Litigator's Duty of Reasonable Inquiry in Rule 26(g)(3): Guiding a Client Through Discovery

Recording of a 90-minute CLE video webinar with Q&A

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Conducted on Thursday, May 5, 2022

Recorded event now available

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This CLE course will discuss how counsel can objectively satisfy the Fed. R. Civ. P. 26(g) duty to make reasonable inquiry into the client's discovery responses and thereby certify that the client has met its discovery obligations. The program will review what being "actively involved in discovery" means, as a practical matter; what it means to "follow up and validate;" and counsel's options if it cannot make the Fed. R. Civ. P. 26(g) certification.

Description

Bad things can and often do happen when lawyers delegate e-discovery responsibility to their clients. Courts continue to express concern and exasperation over the conduct of counsel in discovery and counsel's failure to meet their affirmative obligations to ensure that the client conducted diligent and thorough searches for discoverable material and that discovery responses were complete and correct when made.

It can be difficult for counsel to draw bright-line distinctions between acceptable and unacceptable conduct in preserving information and in conducting discovery, but counsel is not without guidance.

This panel will provide concrete examples of the oft-given advice that counsel should be "actively involved" in discovery and then follow up and validate processes. The program will discuss the role and content of checklists and how to establish that counsel took those affirmative steps. The panel will also discuss key case law in this area.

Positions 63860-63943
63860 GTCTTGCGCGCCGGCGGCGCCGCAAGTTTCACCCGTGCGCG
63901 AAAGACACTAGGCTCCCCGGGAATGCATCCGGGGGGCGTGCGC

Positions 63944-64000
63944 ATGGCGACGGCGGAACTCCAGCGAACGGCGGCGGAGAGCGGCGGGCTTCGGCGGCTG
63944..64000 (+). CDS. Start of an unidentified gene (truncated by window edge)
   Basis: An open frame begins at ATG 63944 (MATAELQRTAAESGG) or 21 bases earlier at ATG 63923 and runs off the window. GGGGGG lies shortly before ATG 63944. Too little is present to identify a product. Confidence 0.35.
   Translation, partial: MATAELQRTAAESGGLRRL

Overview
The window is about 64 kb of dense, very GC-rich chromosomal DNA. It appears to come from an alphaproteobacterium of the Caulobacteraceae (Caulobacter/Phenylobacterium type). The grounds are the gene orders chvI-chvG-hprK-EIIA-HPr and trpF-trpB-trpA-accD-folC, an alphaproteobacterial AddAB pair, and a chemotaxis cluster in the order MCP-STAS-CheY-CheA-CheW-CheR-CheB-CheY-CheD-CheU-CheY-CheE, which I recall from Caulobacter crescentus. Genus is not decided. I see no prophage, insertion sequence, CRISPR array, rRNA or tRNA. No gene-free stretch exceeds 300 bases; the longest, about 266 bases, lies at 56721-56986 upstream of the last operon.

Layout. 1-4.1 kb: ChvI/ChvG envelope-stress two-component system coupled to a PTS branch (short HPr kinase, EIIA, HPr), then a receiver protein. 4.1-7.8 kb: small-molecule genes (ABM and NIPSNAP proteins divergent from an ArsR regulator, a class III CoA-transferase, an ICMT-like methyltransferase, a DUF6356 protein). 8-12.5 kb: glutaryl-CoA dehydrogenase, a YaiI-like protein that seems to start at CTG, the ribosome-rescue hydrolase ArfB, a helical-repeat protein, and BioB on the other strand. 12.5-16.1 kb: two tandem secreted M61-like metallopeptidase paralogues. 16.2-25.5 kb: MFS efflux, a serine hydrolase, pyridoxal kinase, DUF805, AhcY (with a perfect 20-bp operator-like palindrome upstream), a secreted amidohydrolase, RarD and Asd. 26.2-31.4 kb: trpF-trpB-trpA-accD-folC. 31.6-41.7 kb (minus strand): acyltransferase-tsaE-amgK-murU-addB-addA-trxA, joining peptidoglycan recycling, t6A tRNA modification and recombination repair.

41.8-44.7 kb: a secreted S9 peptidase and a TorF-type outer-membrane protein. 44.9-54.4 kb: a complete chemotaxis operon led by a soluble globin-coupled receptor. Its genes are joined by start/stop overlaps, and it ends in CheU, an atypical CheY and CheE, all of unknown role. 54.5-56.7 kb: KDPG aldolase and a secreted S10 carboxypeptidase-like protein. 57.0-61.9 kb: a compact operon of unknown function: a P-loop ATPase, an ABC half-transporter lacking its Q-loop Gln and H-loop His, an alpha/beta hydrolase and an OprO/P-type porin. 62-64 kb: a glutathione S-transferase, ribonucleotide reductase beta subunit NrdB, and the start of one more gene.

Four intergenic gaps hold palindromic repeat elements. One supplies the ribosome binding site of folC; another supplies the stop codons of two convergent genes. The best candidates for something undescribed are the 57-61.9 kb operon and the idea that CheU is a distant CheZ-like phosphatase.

Listen as this panel of experienced e-discovery attorneys and litigators demonstrates what counsel must do to meet the duty of reasonable inquiry.

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Outline

  1. Counsel's duty to supervise client discovery
  2. Strategies for staying actively involved in discovery
  3. Strategies for validating client's searches and productions
  4. Strategies for when client performance falls short

Benefits

The panel will review these and other key issues:

  • Why do lawyers continue to struggle with managing discovery?
  • What is "knowledge, information, and belief formed after a reasonable inquiry"?
  • What have courts identified as less than reasonable inquiry into a client's discovery undertakings and what are the possible consequences, including sanctions?
  • How can counsel overcome client objections to their involvement in discovery?

Faculty

Geib, Helen
Helen Geib

Of Counsel
Hoover Hull Turner

Ms. Geib is Of Counsel for Hoover Hull Turner LLP. Her deep knowledge of eDiscovery law and practice was gained over...  |  Read More

Broadhead, Molly
Molly E. Broadhead

Attorney
Hoover Hull Turner

Ms. Broadhead is an associate with Hoover Hull Turner LLP.  She practices in the area of commercial litigation.

 |  Read More
John, Che’lee
Che’lee John

Attorney
Hoover Hull Turner

Ms. John is an associate with Hoover Hull Turner LLP. She practices in the areas of corporate and commercial...  |  Read More

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